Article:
Mosher and Caplan break down the Eagles' areas of need
Defensive end Joe Kruger (left), tight end Emil Igwenagu (center) and outside linebacker Travis Long are just a few Eagles to keep an eye on for next season. (USA Today Images/AP)
You barely heard his name all season. You couldn’t pick him out of a lineup. You’re the biggest Eagles fan in the Delaware Valley and you still wouldn’t recognize him if he stood right in front of you, with a name tag on his chest pocket.
That was Eagles defensive tackle Cedric Thornton before this season, before he emerged as one of the NFL’s best run-stopping defensive linemen.
It could be someone else in 2014.
The Eagles will continue to build their roster through free agency and the draft this offseason, but they also have several in-house candidates who can emerge from obscurity to carve their niche on next year’s team.
The following is a breakdown of five guys on the current roster who either made little or no contributions in 2013 but should challenge for playing time next year. This is based on interviews with Eagles coaches, players and front office personnel from throughout the season.
Matt Tobin, OT/OG
In all likelihood, the Eagles will return all five starting offensive linemen who cleared the way for LeSean McCoy to lead the NFL in rushing, but Tobin developed nicely during his rookie season and could push Todd Herremans at right guard next camp. If you didn’t notice, Tobin leapfrogged second-year lineman Dennis Kelly on the depth chart and was active three times during the season. Tobin, an unsigned free agent out of Iowa, competed at tackle throughout training camp but started taking snaps at guard in practice during the season. He played guard at Iowa before moving to tackle, so he’s not unfamiliar with the position. The team likes Tobin’s athleticism and teammates say Jason Peters took a liking to the rookie, taking him under his wing and helping Tobin pick up some extra tricks of the trade. He just needs to add some lower body strength this offseason. (By the way, I’m frequently asked about offensive tackle Michael Bamiro and I’m frequently told he’s still a work in progress).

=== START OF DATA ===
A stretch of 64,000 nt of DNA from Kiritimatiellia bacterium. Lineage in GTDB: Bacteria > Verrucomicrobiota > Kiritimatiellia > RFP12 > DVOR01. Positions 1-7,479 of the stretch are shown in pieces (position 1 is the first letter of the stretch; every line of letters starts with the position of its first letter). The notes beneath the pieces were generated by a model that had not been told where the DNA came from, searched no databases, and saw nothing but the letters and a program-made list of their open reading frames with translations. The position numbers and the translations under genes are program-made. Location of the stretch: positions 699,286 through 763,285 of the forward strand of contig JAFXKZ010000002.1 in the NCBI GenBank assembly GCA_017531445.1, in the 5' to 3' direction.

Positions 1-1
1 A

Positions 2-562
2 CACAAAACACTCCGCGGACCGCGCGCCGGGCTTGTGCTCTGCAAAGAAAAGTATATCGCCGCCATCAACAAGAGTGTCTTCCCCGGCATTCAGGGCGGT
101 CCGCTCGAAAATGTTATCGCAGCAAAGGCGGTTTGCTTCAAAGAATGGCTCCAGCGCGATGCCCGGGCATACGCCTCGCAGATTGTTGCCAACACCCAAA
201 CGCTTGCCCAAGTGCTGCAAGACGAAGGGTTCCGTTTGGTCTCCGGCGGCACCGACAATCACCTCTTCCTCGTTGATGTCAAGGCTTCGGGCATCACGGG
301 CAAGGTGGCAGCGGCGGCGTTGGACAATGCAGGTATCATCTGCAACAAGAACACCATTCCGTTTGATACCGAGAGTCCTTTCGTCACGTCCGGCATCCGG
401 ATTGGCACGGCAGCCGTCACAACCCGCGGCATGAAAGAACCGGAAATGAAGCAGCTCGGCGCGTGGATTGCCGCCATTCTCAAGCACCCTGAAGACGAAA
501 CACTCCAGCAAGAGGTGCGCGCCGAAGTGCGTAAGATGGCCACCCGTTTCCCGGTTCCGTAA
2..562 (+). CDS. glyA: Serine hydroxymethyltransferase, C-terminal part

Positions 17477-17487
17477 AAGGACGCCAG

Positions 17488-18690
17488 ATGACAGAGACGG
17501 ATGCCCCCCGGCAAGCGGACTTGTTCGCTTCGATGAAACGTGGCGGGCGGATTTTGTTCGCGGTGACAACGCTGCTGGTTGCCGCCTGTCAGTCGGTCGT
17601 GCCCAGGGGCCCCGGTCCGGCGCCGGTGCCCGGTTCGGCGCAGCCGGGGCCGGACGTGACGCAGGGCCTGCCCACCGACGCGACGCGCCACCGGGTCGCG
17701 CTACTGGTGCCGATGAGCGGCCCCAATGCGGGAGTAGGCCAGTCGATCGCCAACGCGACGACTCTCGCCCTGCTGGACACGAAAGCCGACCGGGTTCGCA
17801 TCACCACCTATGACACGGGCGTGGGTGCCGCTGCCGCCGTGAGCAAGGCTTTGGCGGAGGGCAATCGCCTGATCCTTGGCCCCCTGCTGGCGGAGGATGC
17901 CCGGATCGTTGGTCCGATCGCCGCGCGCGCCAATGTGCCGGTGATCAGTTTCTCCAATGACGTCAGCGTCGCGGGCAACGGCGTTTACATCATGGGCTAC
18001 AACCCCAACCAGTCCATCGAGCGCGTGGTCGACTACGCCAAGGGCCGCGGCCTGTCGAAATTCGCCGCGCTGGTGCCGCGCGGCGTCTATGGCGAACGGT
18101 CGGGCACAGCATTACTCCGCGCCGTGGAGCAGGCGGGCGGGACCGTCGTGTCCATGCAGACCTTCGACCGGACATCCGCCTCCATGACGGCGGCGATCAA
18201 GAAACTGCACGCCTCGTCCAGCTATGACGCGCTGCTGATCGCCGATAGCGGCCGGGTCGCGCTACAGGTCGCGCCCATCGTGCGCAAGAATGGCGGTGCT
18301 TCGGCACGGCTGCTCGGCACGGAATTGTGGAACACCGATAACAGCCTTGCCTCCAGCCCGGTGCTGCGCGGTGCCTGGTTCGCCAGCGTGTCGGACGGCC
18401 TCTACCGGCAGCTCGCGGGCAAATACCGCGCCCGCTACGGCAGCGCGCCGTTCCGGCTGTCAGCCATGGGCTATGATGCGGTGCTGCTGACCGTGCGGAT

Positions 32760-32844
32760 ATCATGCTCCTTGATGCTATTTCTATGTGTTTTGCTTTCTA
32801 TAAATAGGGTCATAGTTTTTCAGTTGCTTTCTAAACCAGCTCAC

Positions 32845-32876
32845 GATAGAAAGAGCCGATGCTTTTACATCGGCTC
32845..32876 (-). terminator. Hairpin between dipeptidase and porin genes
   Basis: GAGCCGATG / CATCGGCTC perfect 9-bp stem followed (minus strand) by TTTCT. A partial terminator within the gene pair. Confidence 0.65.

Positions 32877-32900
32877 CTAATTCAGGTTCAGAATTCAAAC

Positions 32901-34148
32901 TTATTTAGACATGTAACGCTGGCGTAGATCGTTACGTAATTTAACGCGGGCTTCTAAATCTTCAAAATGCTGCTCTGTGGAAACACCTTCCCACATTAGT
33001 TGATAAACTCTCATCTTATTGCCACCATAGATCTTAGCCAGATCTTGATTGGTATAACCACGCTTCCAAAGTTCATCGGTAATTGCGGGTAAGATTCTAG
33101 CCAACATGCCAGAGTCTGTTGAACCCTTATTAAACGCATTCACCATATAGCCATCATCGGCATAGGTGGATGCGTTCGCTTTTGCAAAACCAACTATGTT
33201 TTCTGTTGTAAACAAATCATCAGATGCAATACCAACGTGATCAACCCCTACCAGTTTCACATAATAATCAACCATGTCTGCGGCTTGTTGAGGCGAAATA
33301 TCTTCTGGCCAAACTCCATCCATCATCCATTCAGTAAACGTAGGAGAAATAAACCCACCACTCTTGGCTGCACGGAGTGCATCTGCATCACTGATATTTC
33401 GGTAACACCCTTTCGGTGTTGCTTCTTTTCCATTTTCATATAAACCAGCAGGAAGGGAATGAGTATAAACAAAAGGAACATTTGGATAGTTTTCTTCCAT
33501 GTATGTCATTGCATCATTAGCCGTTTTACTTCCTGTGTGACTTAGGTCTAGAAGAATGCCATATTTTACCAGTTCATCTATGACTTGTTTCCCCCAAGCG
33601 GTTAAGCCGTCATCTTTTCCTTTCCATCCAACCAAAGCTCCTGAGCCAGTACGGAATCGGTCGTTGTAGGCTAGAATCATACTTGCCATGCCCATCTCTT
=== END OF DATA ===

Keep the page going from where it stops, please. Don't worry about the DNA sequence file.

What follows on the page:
Travis Long, OLB
Long, an undrafted rookie from Washington State, spent the entire season on the practice squad, but teammates rave about his size and upside. They compare the 6-foot-4, 252-pound outside linebacker to Connor Barwin for his ability to play multiple roles in a 3-4 scheme and for his pass rush and hand techniques. Long had 9.5 sacks his senior year at Washington State, where he played defensive end/outside linebacker in the 3-4 front before his season ended early with a knee injury that caused him to go undrafted. With Trent Cole facing an uncertain future and Brandon Graham unlikely to return, Long should be competing for a backup spot in camp and could eventually carve his niche in the sub packages.
Joe Kruger, DE
Kruger, a seventh-round pick in 2013, spent the season on injured reserve with a shoulder injury that he suffered in the preseason. The team could have waived him with a settlement but liked his development at training camp and saw enough potential to place him on injured reserve. Kruger probably won’t unseat Fletcher Cox or Thornton but backup defensive end Clifton Geathers is headed for free agency. Either way, Kruger will compete for a roster spot at camp.
Emil Igwenagu, TE
The team faces a tough decision on No. 3 tight end James Casey this offseason. Casey is due $4 million next season, a steep price for a third-string tight end. With the quick development of Zach Ertz and Chip Kelly’s fondness for Brent Celek, the Eagles could cut Casey and move on with Igwenagu, whose skill set is similar to Casey’s. Igwenagu, in his second season, edged Clay Harbor for the No. 4 tight end job out of camp but didn’t stick around long. He spent six weeks on the 53-man roster before being released and re-signed to the practice squad. The Eagles liked Casey because he played fullback and H-back along with tight end, which are also the positions Igwenagu played in college at Massachusetts. (And you know Chip likes his New Englanders).
Keelan Johnson, S
There should be plenty of job competition at safety, especially with three -- Nate Allen, Kurt Coleman and Colt Anderson -- facing expiring contracts on March 8 and and Patrick Chung likely shown the door. The Eagles promoted Johnson from the practice squad Dec. 17 and played him in two games on special teams. He came over from Miami after the roster cutdown date and needed time to learn Kelly’s program and Billy Davis’ defense. Johnson was a playmaker at Arizona State and will get a better chance to showcase his skills at the OTAs and training camp.